Director Andy Tennant needs to send a thank you note—and maybe some flowers with a nice selection of fresh fruit—to Malcolm D. Lee. After all, it’s only Lee’s Welcome Home Roscoe Jenkins that stands between Tennant’s Fool’s Gold and the accolade of worst movie of the week. Then again, both of their films look better on the relativity scale if you factor in last week’s releases. The problem is none of these considerations get outside the realm of “less awful.”
Fool’s Gold is one of those star vehicles that works almost entirely on the premise that watching pretty people in pretty locations is somehow sufficient entertainment all by itself. For those who are content to gaze upon McConaughey’s toplessness and Hudson’s bikini-ness, that may be true. Whether that constitutes two solid hours of amusement is another matter. The storyline is little more than an ungainly combination of screwball comedic romance (made by people who don’t grasp the form) and barely serviceable adventure yarn. It’s possible that there might have been an OK 80-minute movie buried in all this, but the additional 40 minutes more than takes care of that.
Interestingly, Fool’s Gold starts off rather nicely in a cartoonish manner that culminates in one of the better sight gags I’ve seen in a long while (one I won’t spoil here). It’s perhaps significant that the opening is bereft of dialogue, since the trouble sets in once the characters start talking. And no, I’m not only speaking in reference to the appalling Russian accent Scottish Ewen Bremner affects in his thankless (and characterless) role as sidekick to Benjamin Finnegan (McConaughey), though that is certainly symptomatic of what’s wrong with the whole enterprise. Hint: Dialect comedy is only funny if what’s being said is itself—oh, I don’t know—humorous. See Lionel Stander in Unfaithfully Yours (1948). What he says is funny. That he says it in a comical accent only enhances it. The same is true of snappy romantic banter. Here, that’s simply reduced to plain bickering between Finnegan and his newly divorced wife, Tess (Hudson).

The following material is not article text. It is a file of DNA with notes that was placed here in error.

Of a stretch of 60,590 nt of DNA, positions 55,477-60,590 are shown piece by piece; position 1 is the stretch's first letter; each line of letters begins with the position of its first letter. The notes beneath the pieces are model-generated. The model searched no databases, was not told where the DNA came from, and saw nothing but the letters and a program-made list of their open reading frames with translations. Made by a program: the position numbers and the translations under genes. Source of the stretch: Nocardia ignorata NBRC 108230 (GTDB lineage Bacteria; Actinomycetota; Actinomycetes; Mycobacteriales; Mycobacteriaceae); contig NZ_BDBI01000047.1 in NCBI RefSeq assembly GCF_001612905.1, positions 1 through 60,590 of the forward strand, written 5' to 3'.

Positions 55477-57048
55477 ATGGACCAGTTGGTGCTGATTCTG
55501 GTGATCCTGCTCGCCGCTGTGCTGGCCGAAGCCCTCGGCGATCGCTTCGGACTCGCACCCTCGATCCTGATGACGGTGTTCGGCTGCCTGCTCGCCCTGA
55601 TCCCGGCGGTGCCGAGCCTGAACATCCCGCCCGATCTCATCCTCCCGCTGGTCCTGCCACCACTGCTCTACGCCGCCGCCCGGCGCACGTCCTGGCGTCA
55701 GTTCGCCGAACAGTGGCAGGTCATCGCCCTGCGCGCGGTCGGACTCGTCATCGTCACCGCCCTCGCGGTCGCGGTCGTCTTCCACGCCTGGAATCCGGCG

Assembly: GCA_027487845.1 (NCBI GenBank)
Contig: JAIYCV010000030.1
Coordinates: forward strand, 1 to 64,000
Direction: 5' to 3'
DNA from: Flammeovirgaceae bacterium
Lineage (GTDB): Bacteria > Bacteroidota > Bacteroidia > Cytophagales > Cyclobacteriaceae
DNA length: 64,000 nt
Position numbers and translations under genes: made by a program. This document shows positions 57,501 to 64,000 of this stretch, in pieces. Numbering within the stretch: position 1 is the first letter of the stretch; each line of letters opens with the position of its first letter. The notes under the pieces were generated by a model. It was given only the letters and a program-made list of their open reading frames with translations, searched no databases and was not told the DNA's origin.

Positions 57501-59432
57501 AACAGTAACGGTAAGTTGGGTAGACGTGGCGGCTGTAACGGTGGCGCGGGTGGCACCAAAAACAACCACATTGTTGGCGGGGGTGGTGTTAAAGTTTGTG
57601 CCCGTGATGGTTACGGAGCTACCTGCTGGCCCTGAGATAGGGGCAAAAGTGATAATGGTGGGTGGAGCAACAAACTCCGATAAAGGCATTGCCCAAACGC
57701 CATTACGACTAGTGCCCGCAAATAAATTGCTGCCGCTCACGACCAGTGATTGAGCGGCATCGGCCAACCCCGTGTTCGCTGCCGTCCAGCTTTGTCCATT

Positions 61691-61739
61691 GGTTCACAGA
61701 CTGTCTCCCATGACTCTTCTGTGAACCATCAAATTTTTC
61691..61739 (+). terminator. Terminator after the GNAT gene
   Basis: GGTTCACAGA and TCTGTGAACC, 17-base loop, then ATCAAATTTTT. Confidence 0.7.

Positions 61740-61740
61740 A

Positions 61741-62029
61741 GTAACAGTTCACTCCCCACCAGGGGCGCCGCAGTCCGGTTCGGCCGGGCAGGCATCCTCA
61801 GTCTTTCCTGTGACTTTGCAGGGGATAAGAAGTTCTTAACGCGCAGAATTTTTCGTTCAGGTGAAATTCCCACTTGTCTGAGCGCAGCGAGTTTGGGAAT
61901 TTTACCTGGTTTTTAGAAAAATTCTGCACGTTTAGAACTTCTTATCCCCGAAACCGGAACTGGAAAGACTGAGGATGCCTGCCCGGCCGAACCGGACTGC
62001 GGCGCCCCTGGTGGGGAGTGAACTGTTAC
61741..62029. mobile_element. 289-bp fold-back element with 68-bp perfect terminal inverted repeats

As for characterization and romance, that’s reduced to the idea that while Finnegan is a shallow sharpster with a gift for BS, he’s dynamite in the sack. OK, so most of us have probably known folks who were terrific horizontally, but would eventually become vertical, speak and ruin everything. We also (hopefully) realized that this was shaky ground for a relationship. It’s also shaky ground for a movie hero, but Fool’s Gold likes the idea so much that the gag is trotted out and repeated at least four times. Granted, McConaughey and Hudson have a certain chemistry (best on display when she wallops him in the head with a golf club), but it’s not enough to fend off this script.
Trotting out more “comic” accents for Donald Sutherland (English) and Ray Winstone (Southern) only adds to the general smell of desperation (Sutherland at least scores a few points for facial expressions). The treasure-hunt plot itself isn’t dreadful, but it manages to be at once preposterous and uninspired. The convoluted nature of the treasure hunt is never persuasively believable, nor is it particularly cleverly constructed, relying entirely on the principle of “it just so happens that…”. Moreover, the film can’t decide whether its bad guys are really menacing or comical. As a result, they’re neither. What are you left with? The fact that McConaughey and Hudson look really nice in various states of undress. A nice magazine spread could have accomplished that with a lot less tedium. Rated PG-13 for action violence, some sexual material, brief nudity and language.